‘Eua’s Most Fascinating Historical Landmarks
Most travellers flock to ‘Eua‘s dramatic coastline to revel in its natural sea arches and verdant forest and to do a spot of whale watching. However, a tiki tour around the island will reveal fascinating historical sites relating to ancient Polynesian legends and rituals performed on the island under the reign of various kings. Take a step through time with the help of this guide to the best historical sites on ‘Eua.
1. Tokopuha Folokotoa
A little hard to find but perhaps one of the most fascinatingly eerie historical sites on ‘Eua, Tokopuha Folokotoa is a coffin-shaped hole within the rock pools of Tuluvai Beach. During the time of ‘Eua’s legendary warrior Kaufana and his two brothers Talimalolo and Faivalava, only members of the royal families were allowed to be buried on land. As for the rest of ‘Eua’s residents, their bodies would be placed in this crack in the reef floor and sink to the bottom. Needless to say, later generations abolished the practice. Learn more about Tuluvai Beach in the 5 Best Beaches on ‘Eua.
Location: Tuluvai Beach, in the rock pools directly in front of the southern end of Blue Water Retreat. Best accessed at low tide.
A site that many visitors to ‘Eua stumble across at one point or another, Lakufa’anga is famous for its dramatic cliff formations, rock gardens, wild horses and the Li’anga Huo ‘a Maui natural archway. The legend of this location, however, is one of tragedy for a family that used to live on these cliffs during a time of famine. Their only source of food was the fā (pandanus fruit). When the fā started to run low, the parents of the family threw themselves off the cliffs in the hope of saving their children. Soon after, the food ran out and the children also met the same fate. There’s also a story that the family all turned into turtles, which you can learn more about from local guides or the interpretation panel erected and Lakufā’anga Cliffs. Learn more about the attractions in this area in the Top 10 Sights & Natural Attractions on ‘Eua.
Location: South coast of ‘Eua. Ask about island tours to the Rock Gardens with your accommodation or the Tourist Information Centre in ‘Ohonua (just up the road from the ferry terminal). Alternatively, this site is accessible via a high-clearance rental car (like a Nissan X-Trail). Take the main road all of the way south until you reach a gate that you’ll need to open (and close behind you). The road turns into well-established grass trails for vehicles to explore the area.
3. Soldier’s Grave
Situated at the highest point of the island atop Funga Te’emoa at 312 m (1,024 ft), the grave of Lance Corporal Alan Ernest Yealands provides a far-flung historical site to discover. He was stationed in ‘Eua during World War 2 as part of the Coast Watchers with the role of observing and reporting any unusual activity along Tonga’s coastline. After he was killed by friendly fire, Yealands was buried by his comrades at this solitary location, now known as “Soldier’s Grave” or “Lonely Grave“.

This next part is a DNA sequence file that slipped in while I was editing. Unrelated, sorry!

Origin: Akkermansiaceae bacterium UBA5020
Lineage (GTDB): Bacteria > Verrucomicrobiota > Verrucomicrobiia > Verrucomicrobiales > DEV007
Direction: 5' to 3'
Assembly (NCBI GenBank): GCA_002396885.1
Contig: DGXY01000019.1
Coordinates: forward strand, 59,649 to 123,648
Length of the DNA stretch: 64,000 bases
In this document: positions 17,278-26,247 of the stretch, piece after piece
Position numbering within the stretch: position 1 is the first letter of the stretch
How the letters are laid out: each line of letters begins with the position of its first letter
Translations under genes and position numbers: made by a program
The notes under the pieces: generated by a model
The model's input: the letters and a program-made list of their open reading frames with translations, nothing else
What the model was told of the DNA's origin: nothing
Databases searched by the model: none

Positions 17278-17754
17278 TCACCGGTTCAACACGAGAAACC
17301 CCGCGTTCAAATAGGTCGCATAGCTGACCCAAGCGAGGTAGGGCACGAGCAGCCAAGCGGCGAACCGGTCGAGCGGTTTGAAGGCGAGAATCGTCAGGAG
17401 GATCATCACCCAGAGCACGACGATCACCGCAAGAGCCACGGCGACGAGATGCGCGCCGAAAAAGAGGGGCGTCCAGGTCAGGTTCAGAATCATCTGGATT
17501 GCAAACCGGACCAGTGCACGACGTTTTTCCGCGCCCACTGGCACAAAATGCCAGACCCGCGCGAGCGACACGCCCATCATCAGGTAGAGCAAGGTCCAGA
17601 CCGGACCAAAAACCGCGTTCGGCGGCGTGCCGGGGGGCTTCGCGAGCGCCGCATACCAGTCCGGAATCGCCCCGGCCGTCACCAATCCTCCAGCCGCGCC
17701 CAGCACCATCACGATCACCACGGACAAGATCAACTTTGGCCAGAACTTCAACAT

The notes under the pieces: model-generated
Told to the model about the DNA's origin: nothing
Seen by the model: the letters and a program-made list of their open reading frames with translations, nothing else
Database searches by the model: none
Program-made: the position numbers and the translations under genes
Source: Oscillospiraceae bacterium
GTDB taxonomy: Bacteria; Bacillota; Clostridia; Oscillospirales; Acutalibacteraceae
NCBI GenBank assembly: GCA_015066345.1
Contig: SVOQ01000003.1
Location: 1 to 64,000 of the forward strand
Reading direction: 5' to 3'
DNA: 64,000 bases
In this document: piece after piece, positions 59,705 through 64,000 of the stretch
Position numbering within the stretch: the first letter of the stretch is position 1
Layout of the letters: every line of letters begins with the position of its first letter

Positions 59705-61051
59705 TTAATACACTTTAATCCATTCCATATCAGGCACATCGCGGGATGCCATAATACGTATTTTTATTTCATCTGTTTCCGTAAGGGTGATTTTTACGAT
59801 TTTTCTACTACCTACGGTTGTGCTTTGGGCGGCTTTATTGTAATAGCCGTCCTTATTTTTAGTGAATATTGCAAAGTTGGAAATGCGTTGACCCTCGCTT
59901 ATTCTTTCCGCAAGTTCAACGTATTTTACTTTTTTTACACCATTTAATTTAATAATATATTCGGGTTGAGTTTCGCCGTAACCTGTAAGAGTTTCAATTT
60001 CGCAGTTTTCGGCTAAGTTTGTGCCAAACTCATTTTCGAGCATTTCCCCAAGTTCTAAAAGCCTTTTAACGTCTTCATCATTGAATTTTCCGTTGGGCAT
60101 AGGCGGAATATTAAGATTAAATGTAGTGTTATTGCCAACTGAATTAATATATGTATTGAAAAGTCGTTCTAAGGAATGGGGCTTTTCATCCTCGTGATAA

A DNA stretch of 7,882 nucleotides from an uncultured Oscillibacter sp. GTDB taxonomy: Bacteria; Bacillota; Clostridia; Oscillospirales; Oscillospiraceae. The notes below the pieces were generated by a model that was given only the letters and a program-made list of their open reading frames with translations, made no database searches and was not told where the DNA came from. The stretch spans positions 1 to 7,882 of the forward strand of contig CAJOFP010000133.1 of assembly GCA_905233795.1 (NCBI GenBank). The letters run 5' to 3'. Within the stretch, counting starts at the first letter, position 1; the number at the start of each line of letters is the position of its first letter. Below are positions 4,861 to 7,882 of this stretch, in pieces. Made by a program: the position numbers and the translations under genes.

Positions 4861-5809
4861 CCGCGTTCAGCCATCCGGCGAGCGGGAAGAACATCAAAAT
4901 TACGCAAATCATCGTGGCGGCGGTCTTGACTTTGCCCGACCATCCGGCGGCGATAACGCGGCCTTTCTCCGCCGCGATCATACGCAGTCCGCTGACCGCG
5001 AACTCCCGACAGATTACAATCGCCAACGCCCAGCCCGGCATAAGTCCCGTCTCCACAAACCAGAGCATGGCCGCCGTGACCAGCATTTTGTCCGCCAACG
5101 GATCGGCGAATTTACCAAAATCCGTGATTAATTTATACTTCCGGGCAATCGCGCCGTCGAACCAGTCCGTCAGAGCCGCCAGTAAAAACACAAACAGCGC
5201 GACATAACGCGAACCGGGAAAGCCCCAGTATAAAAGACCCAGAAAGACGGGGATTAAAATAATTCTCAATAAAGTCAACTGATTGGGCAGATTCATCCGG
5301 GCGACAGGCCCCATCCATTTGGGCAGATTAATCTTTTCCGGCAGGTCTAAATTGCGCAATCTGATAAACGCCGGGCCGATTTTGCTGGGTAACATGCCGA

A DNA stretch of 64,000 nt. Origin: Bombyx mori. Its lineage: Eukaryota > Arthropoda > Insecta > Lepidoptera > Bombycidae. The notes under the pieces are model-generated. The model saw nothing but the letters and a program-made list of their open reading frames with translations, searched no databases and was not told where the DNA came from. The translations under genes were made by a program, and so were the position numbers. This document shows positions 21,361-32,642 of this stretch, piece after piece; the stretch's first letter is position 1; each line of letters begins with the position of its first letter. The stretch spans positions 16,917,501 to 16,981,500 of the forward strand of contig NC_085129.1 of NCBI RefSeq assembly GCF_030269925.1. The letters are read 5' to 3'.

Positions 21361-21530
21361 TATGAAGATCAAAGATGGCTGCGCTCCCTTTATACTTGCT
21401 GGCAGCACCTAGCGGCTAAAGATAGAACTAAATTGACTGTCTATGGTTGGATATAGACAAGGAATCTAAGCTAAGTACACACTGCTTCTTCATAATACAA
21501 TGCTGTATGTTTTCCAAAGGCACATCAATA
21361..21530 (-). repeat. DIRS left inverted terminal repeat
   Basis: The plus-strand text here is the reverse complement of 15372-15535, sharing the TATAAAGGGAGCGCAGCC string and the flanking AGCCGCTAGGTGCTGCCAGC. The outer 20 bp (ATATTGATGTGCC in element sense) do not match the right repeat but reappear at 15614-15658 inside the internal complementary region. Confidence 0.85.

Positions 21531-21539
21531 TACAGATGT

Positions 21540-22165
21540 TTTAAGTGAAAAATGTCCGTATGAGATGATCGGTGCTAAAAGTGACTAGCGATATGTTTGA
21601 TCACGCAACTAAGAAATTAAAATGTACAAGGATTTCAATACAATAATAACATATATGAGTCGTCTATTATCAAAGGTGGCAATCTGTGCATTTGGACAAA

Location: Funga Te’emoa on the east coast of ‘Eua. The grave is only accessible by 4WD using the logging roads through the ‘Eua forestry area. Due to the poor state of the road, it takes approximately 1 hr 30 mins from the main road including time to take photos.
No one would give this site a second look if it wasn’t for the interpretation panel drawing you in on the logging road to the Lokupo Lookout in the ‘Eua National Park. Siatapu is the residence of the Tu’i Tonga Tu’itatui on ‘Eua. Learn more about Tonga’s history of kings in A Brief History of Tonga.
Location: On the roadside towards Lokupo and Lau’ua Lookouts and Rat’s Cave, toward the east coast of ‘Eua.
5. Pangai Mounds
Another one easy to miss when racing down towards Lakufa’anga Cliffs and Rock Gardens, the Pangai Mounds is where the first pangai (administrative capital village) was located. Each mound here had a residence built on top and was where the first fanongonongo tokoto was held. This was a form of communication by lying on the ground and shouting messages.
Location: A sign indicates its location along the final stretch of straight road leading to Lakufa’anga Cliffs (see above).
6. Hafu Pool (Kumete ‘a ‘Aho’eitu)
Not just a popular place to cool down on a hot day, Hafu Pool (also known as Kumete ‘a ‘Aho’eitu) is also a historical site. This site was the bathing place of a famously handsome manaia (warrior) named Tu’i Ha’atala. It is said that the water that dripped down him as he rose up out of the pool caused the stream that leads down to Hafu Pool and the Heke Stream.
Location: Signposted between Mata’aho and ‘Esia villages down a narrow 1.8 km (1.1 mi) dirt road. A high-clearance vehicle is advised.
More Historical Sites in ‘Eua
That’s it for our main historical sites on the island of ‘Eua. However, many of the natural attractions on the island are shrouded in legend adding a flair of historical significance to them, including Li’anga Huo a Maui, Fangatave Beach, the Rock Gardens and more. For details on these sights can be found in the following guides:
- Sightseeing on ‘Eua: Top 10 Sights & Natural Attractions
- 20 Best Things to Do in ‘Eua
- 5 Best Beaches on ‘Eua
Finally, if there’s anything we’ve missed, you’re likely to find it in The Complete Travel Guide to ‘Eua.